Melissa Chen | Art by Grace Lu

I first saw you in the crook of the tree

I surprised myself how I didn’t mind it all—

or maybe I couldn’t

because you seemed to have grown from the place

so we had to share it

The moment 

You took my hand 

and I followed

The trees parted for us

My eyes tried to search yours

My mind questioning over and over

Like an eager child

Where to? Where to next? Are we there yet?

The house is squatting quiet in the shadows, and my breathing is loud as I approach it.

The light in the living room is on.

Dad sits on the couch, reading. He plucks up his glasses and rubs his eyes when he sees me, yawning. 

“It’s only eight,” I mumble, pointing at the clock.

“Your mom took Alan and Angel to their piano class,” Dad said. He looks me up and down. “You have to be careful.”

“What are you doing home?” My voice grows louder. “It’s only eight.”

He tips his head like he’s considering whether my question warrants an answer. And back to the book.

Later, I hear the furious whispering, like ghosts released and swarming through the dark rooms. I check that the door next to my room is closed. In my own bed I squeeze my eyes shut and try to ward the pale, flickering phantoms away from Alan and Angel’s room, feeling their chill surround me. 

“So this is what you let her do. Run out all night.”

“You said she came back at 8! It hardly gets dark then!”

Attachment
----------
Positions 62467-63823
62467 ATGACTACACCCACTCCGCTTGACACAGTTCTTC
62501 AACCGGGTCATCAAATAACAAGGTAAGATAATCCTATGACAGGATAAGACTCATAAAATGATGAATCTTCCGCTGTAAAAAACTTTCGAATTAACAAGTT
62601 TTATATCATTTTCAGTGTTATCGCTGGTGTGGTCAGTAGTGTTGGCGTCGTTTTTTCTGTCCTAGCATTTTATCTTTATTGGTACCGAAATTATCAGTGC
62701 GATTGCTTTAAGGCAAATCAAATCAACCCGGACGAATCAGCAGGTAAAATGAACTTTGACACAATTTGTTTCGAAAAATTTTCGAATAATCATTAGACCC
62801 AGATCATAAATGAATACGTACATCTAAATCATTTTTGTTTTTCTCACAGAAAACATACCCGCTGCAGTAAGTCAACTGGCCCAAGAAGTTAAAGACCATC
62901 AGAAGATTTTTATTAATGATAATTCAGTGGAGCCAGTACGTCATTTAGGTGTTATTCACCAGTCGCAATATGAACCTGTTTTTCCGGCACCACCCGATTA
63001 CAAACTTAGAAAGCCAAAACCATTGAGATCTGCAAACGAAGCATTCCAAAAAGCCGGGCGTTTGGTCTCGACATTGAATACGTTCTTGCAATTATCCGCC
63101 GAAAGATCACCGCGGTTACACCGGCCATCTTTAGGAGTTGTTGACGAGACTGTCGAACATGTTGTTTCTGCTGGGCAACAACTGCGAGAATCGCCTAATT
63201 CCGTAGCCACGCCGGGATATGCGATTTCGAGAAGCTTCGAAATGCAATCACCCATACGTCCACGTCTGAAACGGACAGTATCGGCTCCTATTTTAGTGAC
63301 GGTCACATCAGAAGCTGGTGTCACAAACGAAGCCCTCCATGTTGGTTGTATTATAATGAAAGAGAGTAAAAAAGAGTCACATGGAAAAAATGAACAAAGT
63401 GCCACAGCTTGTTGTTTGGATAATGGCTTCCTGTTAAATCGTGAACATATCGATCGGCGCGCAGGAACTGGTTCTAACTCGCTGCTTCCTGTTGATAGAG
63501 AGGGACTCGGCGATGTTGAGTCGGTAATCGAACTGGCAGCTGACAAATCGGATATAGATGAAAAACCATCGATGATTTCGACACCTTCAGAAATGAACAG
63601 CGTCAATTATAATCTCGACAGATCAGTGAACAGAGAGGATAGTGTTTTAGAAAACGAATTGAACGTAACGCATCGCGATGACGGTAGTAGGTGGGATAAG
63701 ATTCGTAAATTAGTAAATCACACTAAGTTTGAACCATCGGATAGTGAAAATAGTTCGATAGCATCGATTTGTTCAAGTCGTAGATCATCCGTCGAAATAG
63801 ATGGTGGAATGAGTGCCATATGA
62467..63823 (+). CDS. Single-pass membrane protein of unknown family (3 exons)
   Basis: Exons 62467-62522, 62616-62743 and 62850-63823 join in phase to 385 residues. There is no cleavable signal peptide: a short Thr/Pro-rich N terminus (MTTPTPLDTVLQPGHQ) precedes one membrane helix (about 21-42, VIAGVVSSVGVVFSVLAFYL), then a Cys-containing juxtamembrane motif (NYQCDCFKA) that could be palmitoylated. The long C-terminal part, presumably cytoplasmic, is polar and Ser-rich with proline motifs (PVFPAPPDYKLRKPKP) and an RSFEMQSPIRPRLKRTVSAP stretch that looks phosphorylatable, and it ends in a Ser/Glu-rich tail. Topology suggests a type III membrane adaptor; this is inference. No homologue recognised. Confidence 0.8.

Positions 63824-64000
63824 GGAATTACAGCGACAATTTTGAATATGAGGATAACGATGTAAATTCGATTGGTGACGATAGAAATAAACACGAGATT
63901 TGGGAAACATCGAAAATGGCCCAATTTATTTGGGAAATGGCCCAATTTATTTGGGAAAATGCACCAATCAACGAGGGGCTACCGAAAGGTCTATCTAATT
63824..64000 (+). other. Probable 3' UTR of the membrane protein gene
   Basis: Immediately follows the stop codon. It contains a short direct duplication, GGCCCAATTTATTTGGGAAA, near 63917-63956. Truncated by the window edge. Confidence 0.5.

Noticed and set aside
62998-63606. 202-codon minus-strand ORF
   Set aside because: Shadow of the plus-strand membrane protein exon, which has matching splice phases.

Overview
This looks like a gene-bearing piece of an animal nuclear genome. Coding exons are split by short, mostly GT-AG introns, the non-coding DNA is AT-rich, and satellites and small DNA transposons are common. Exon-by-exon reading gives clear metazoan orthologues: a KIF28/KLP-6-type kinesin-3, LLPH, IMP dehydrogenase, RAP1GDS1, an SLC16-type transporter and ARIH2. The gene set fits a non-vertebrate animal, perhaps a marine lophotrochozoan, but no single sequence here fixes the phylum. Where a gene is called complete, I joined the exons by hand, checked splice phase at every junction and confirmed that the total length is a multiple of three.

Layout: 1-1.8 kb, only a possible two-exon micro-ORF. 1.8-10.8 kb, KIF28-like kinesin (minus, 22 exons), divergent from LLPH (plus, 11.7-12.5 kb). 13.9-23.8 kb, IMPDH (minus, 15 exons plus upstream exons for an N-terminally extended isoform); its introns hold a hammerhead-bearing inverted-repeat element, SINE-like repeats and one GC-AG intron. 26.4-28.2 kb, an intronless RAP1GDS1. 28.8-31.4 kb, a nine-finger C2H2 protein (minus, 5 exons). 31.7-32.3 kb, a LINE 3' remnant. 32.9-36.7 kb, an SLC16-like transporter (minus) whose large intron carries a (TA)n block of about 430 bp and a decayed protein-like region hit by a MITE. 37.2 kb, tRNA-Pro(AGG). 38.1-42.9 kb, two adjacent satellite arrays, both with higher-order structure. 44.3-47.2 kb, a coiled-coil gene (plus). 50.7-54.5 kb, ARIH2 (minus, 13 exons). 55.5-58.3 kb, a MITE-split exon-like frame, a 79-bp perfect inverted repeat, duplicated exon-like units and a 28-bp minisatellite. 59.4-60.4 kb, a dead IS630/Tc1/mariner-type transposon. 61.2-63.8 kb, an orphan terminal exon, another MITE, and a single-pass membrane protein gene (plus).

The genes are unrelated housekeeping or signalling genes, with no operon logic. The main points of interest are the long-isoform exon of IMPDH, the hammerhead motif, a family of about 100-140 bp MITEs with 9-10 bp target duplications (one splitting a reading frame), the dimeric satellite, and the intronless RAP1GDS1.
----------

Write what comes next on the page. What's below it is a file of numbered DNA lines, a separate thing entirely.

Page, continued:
“Do you know when she comes back later? What is she doing?”

“It’s just Fridays. It’s summer. She’s twelve. What could she be doing?”

“Oh, you sure wouldn’t know! Your relationship with her is in shambles.”

“Oh, you’re one to talk! You hardly speak to her. I tell you to speak to her, but what do you do? I’m busy cooking, cleaning, taking Alan and Angel everywhere. I have my teaching. What are you doing for the family besides working?”

“So you want me to stop working? Everything rests on the mother and daughter relationship. Just admit it. You can’t manage that.”

The first distance divided us 

A gush of freezing water

So you quickly closed in and placed warmth into my hand 

And pulled once more 

Where to? Where to next? Are we there yet?

It’s a frigid morning. The ice is coating everything, stiffening my mom’s mouth, her hands as she scoops rice into the cooker. The air crackles. I walk carefully across the floor and ease open the fridge for the milk.

“Don’t bother with the oven,” my mom snaps suddenly.

I don’t mention that no one likes or does any baking.

“Your dad still hasn’t fixed it.”

When we at last tired

We sunk down 

And breathed out

And rose floating in pools of sunshine

I wanted to stay there

But you’d rather keep running

Mom and Dad are clearing the table quietly. The soft bumps of the plates and the crumpling rustle of the napkins swell up in an irresistible little tune. Their voices are uncoordinated by they come together dancing.